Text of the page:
Faculty Focus


Using MP3s as a Teaching Tool for College English Classes

My recent foray into using MP3s to teach college level English classes came out of my need to reach more of my non-traditional students. I saw a trend developing where more adults than ever were seeking a college education or even returning to college to change careers, and it only followed that I had a responsibility as an instructor to try and reach these students. It also became apparent in my classroom that I wanted to not only reach, but to retain these non-traditional students who seemed to become easily frustrated with the more traditional lecture and textbook methods.

I started to work with a variety of teaching methods, which encompasses more of the visual, auditory, and even the kinesthetic learners. I found that most of my younger students had grown up with a computer in their homes and in their classrooms; however, my older students struggled with the whole idea of computer-based learning.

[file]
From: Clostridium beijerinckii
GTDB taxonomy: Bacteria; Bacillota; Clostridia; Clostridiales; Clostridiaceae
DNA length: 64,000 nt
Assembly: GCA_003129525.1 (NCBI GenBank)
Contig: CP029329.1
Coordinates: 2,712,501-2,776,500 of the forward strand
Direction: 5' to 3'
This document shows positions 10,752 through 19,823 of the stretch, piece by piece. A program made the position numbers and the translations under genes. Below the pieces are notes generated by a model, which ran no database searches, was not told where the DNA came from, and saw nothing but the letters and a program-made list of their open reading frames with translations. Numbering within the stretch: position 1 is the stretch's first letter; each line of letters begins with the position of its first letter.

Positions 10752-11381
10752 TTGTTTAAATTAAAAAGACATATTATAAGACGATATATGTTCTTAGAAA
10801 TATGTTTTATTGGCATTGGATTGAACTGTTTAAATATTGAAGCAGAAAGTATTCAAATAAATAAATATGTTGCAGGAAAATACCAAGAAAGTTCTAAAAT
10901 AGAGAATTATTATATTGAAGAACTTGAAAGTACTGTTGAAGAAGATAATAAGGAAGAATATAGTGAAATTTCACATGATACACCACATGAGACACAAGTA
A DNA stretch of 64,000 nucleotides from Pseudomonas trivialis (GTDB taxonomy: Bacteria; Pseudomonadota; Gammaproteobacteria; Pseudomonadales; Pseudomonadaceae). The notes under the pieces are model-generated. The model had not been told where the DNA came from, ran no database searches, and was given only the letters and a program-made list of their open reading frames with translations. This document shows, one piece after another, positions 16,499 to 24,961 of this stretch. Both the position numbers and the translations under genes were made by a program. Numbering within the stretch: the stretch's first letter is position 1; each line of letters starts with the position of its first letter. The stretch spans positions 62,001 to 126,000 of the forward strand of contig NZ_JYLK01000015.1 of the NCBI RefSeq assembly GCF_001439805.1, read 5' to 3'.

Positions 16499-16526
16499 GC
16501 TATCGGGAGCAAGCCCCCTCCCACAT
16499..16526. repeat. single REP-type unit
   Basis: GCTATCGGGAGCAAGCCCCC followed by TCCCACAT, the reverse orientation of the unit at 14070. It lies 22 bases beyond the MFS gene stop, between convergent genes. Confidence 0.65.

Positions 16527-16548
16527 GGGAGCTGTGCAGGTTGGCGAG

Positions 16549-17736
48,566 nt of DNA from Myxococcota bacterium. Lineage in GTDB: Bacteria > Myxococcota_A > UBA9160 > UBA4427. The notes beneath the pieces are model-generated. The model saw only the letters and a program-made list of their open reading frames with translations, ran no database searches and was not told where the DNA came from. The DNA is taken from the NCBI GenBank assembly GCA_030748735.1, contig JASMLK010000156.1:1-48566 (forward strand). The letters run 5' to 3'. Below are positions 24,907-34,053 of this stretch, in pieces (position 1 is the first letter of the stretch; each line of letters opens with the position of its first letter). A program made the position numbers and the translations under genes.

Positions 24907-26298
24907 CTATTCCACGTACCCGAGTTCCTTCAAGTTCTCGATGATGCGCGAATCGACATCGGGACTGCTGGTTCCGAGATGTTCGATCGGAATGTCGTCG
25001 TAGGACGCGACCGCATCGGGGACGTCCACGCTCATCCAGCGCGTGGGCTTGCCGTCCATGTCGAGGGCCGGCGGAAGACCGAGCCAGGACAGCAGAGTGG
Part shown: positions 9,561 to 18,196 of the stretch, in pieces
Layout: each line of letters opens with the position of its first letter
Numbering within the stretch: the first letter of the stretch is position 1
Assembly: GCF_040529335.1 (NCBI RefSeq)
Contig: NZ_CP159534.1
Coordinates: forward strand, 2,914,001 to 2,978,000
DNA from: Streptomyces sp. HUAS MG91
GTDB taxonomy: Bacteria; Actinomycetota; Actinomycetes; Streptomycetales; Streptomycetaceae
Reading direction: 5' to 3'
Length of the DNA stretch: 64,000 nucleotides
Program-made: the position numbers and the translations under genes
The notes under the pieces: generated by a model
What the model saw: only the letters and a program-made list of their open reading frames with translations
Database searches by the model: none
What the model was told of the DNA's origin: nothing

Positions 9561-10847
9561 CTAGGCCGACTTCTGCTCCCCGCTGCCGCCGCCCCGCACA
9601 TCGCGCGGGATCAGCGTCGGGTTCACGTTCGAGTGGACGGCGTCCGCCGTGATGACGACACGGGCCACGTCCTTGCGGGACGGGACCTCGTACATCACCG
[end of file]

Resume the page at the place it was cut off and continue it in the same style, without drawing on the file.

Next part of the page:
My dilemma was how to reach and retain both the traditional-age and adult students, while adding value to their classroom experience. I needed a method that utilized technology that was readily accessible by my students. What I discovered was that music was the key.

Because almost all of my students listen to music on their iPods® (or even on their computers) I decided to try to use MP3s as an additional teaching tool. After a bit of trial and error with my scripts from my lecture notes, I think I have something that really gets my students excited.

I discovered that by highlighting only the key points, I could condense my podcasts down to about three minutes, which seems to be what my students expect on an MP3. After all, they are accustomed to listening to songs that are about two-to-three minutes in length, and I found going over that was not conducive to the students. So instead of one long lecture, I simply broke it up into three-minute segments. Then, they could “tune in” to the part that they were having trouble with as they were reviewing their writing topics.

Most didn’t need to review the entire class, usually just one or two key concepts. For those students who wanted to review more, the main lecture notes were there, just in “bite-size” pieces. It’s become something that they are not only utilizing for review, but are talking about outside of class as well. I am excited to see how this will develop in the rest of my English classes as well. Who would have ever thought that my teaching preparation would now include a studio session as well?

Vicki E. Phillips is an instructor at Le Cordon Bleu College of Culinary Arts, Austin, TX.